I haven’t yet read Raymond Tallis’s latest book, Aping Mankind: Neuromania, Darwinitis, and the Misrepresentation of Humanity.
It’s not that I’m not interested in the subject. I certainly am. It’s simply that I haven’t managed to lay my hands on a library copy.
Yet, thanks to another of his reviews of others’ books, I do have the gist of Tallis’s argument against “neuromania.” I’ve written about his objections before, and here he — and I — go again.
You’d think that I would like Raymond Tallis. After all, he’s an atheist and, most of the time, a rationalist. He’s written several book length rebuttals of postmodernism. (I’ve just ordered a recycled copy of In Defense of Realism, in the hope that it will be a good read — and maybe the source of a future article.) And what’s not to like in a statement like this: “Science expresses the greatest human values: our care for each other and our wish to make sense of the world in which we find ourselves.”
But I don’t like him. I don’t like his arrogant, attack dog style; and I can’t agree with him that there’s more to consciousness than that which we can study, now or eventually, with the tools of science.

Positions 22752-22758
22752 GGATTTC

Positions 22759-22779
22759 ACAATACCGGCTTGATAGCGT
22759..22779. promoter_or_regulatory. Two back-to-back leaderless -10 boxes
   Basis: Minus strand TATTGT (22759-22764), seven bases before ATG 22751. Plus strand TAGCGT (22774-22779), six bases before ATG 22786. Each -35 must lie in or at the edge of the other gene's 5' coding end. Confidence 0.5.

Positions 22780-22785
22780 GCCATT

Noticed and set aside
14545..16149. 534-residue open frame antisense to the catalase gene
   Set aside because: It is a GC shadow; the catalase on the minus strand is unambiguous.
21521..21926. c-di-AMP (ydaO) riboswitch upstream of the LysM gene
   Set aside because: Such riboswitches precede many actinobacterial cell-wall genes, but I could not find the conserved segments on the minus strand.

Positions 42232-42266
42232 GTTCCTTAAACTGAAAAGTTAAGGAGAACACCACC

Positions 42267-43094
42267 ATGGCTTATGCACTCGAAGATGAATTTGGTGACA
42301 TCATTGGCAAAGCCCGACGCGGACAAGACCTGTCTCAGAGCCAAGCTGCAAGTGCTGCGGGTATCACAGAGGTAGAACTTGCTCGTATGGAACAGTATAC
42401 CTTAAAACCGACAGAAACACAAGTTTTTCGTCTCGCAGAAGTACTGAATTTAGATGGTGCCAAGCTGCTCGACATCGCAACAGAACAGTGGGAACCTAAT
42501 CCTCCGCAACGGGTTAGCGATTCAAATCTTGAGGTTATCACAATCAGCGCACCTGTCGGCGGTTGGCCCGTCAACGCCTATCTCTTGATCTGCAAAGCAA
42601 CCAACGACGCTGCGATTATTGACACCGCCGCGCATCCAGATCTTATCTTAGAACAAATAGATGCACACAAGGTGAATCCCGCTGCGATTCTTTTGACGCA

For someone with a science background, Tallis makes no scientific claims of his own. Rather, he bashes the science of others. Say something he doesn’t like, and he responds with incensed invective.
In an article on The Alligator website in July, reporter Daniel Hitchens called Tallis a “pugilist,” pointing out that there are four “zingers” just in the title of Aping Mankind – Neuromania, Darwinitis, and the Misrepresentation of Humanity.
Tallis’s latest swipe at the neuromaniacs is “Rethinking Thinking,” published by the Wall Street Journal on November 12th. It’s an indirect attack, couched as it is in reviews of a pair of books that Tallis mostly likes — Who’s In Charge? by Michael Gazzinaga (more or less reviewed here recently) and Incomplete Nature: How Mind Emerged From Matter by Terrence Deacon.
Tallis concedes that “a brain in good working order is, of course, a necessary condition of every aspect of human consciousness, from basic perception to the most complex constructed sense of self.” Yet, he writes, “it does not follow that this is the whole story of our nature—that we are just brains in some kind of working order.”
There’s admittedly a great deal of detail in Tallis’s objections, but it’s fair to say that his basic position is that consciousness is something that emerges from brains thanks to our sense of self, and to our participation as individual selves in a dynamic community of others like us.
We may have the usual mammalian brains, Tallis concedes, but he insists that we are uniquely complex creatures, with minds that amount to more than brains. He writes that “while we are not angels fallen from heaven, we are not just neural machines. Nor are we merely exceptionally clever chimps.”